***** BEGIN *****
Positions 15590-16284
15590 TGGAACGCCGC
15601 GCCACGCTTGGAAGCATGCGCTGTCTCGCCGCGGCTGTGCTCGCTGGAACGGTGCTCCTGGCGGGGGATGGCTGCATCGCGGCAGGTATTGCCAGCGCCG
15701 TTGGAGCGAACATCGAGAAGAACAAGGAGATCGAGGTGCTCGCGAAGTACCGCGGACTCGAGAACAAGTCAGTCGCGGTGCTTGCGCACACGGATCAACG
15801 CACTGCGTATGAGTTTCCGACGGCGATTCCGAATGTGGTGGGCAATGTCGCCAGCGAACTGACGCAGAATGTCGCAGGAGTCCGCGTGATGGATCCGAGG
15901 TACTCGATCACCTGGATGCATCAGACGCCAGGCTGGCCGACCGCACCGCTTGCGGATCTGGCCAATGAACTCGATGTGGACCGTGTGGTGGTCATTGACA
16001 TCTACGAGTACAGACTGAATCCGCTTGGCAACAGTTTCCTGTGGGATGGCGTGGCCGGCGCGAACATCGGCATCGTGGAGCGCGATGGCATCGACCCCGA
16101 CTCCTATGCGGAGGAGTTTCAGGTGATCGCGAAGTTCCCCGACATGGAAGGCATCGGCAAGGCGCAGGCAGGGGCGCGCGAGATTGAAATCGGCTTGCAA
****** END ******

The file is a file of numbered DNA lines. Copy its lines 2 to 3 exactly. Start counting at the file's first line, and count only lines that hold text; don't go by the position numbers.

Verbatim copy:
15590 TGGAACGCCGC
15601 GCCACGCTTGGAAGCATGCGCTGTCTCGCCGCGGCTGTGCTCGCTGGAACGGTGCTCCTGGCGGGGGATGGCTGCATCGCGGCAGGTATTGCCAGCGCCG